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Most mates aren’t a perfect match

U. SHEFFIELD (UK) — When it comes to a partner’s preference for body shape and size, there’s often a big gap between real versus ideal.

New research from the University of Sheffield and the University of Montpellier in France finds that our actual partners are of a different height, weight, and body mass index than those we would ideally choose. Details are reported this week in the journal PLoS ONE.

The discrepancies between real mates and fantasies were often larger for women than for men, the study shows.

Most men would rather have female partners much slimmer than they really have. Most women are not satisfied, either, but contrary to men, while some would like slimmer mates, others prefer bigger ones.

Human mating preferences are increasingly being studied to understand what shapes our complex reproductive behavior. While previous studies have separately investigated ideal mate choice and actual pairing, this study was specifically conducted to compare them.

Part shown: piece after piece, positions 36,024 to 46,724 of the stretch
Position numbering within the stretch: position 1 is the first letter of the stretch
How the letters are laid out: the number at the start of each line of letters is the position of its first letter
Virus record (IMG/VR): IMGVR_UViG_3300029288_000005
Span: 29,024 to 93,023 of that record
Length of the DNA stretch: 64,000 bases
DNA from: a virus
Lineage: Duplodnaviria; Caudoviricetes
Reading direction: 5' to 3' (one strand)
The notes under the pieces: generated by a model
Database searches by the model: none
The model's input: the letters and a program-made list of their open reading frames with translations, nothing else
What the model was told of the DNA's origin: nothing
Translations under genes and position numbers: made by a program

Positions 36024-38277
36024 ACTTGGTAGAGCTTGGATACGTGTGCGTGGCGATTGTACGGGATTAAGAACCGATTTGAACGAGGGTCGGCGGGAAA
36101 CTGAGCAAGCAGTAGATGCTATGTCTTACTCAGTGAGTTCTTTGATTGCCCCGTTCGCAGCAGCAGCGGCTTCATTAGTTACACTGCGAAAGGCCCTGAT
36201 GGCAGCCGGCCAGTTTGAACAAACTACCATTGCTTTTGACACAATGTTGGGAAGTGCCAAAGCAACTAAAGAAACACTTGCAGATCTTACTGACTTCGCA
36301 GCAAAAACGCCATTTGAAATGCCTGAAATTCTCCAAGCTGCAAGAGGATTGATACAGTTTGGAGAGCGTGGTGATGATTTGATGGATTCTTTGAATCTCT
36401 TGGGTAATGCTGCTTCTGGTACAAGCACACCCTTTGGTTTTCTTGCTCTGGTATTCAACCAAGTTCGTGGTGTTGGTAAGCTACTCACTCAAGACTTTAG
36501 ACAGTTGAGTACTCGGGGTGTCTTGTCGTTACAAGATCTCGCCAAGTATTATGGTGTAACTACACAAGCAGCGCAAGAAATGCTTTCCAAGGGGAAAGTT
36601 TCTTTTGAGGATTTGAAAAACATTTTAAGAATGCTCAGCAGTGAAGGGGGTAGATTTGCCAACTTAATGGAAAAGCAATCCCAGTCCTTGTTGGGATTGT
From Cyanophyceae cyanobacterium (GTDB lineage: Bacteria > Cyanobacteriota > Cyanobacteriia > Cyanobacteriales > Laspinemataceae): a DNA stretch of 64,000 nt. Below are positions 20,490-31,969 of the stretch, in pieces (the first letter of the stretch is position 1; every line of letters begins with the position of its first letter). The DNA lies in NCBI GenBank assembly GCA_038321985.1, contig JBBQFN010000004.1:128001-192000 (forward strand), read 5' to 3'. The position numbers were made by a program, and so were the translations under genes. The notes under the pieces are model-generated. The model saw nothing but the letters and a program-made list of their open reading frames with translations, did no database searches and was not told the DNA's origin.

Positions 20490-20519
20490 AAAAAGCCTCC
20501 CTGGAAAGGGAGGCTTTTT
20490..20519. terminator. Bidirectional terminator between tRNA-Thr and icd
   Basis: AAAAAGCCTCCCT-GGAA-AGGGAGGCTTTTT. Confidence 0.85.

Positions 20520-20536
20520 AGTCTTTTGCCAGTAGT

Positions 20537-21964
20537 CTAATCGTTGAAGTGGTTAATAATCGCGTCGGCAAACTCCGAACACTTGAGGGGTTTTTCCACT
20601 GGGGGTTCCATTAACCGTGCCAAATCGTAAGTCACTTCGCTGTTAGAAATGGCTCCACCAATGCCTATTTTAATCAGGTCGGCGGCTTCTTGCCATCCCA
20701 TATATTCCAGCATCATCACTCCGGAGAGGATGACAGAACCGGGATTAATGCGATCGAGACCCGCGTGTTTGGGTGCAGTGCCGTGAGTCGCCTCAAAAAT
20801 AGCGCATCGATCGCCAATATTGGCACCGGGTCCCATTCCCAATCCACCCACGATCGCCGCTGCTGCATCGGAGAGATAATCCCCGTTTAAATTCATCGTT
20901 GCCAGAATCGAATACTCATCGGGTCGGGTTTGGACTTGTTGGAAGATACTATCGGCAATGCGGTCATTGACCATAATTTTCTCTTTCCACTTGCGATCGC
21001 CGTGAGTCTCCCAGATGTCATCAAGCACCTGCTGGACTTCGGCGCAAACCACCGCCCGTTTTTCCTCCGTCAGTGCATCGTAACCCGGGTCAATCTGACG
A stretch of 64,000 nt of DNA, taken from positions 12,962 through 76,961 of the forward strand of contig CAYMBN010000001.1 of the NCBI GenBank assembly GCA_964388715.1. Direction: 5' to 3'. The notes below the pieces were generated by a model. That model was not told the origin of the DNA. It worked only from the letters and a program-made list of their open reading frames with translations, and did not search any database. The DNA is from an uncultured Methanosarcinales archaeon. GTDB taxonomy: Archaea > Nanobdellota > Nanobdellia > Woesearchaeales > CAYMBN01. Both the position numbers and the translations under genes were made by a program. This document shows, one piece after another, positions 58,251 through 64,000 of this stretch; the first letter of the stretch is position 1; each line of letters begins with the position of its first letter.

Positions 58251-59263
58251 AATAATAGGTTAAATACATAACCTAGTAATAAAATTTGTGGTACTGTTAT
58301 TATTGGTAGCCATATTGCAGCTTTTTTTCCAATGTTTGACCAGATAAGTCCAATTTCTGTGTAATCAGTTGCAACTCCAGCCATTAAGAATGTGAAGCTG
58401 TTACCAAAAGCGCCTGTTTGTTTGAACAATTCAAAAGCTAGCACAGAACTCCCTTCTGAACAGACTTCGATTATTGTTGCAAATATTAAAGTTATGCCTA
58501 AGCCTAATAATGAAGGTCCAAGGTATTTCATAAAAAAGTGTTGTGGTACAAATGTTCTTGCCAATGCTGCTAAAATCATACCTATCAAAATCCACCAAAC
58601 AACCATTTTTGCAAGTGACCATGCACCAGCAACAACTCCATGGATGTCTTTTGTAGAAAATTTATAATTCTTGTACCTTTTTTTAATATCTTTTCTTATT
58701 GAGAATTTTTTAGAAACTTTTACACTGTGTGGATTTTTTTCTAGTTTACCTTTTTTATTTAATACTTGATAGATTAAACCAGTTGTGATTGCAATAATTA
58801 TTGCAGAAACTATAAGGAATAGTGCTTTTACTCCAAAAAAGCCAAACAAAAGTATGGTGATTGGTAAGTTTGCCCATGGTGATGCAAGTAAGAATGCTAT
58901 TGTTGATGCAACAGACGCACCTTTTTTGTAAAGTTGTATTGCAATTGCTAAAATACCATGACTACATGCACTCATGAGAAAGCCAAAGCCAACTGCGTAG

The researchers gathered data from one hundred heterosexual couples living in Montpellier, south of France. To measure preferences for body morphology, they used software which allowed the participant to easily modify the body shape of their ideal silhouette on a computer screen.

The researchers then compared ideal silhouettes obtained with the actual characteristics of the partners.

For the three morphological traits studied—height, weight, and body mass—men’s mating preferences were less different from their actual partner’s characteristics than females’ ones.

As the authors remark, the lower dissatisfaction observed for men in this study may be restricted to some physical traits, and results could be different for other traits such as personality, political opinion, or sense of humor that are also important in partner choice.

“Whether males or females win the battle of mate choice, it is likely for any trait, what we prefer and what we get, differs quite significantly,” says Alexandre Courtiol from the University of Sheffield. “This is because our ideals are usually rare or unavailable and also because both sexes express preferences while biological optimum can differ between them.”

More news from the University of Sheffield: www.shef.ac.uk/mediacentre/

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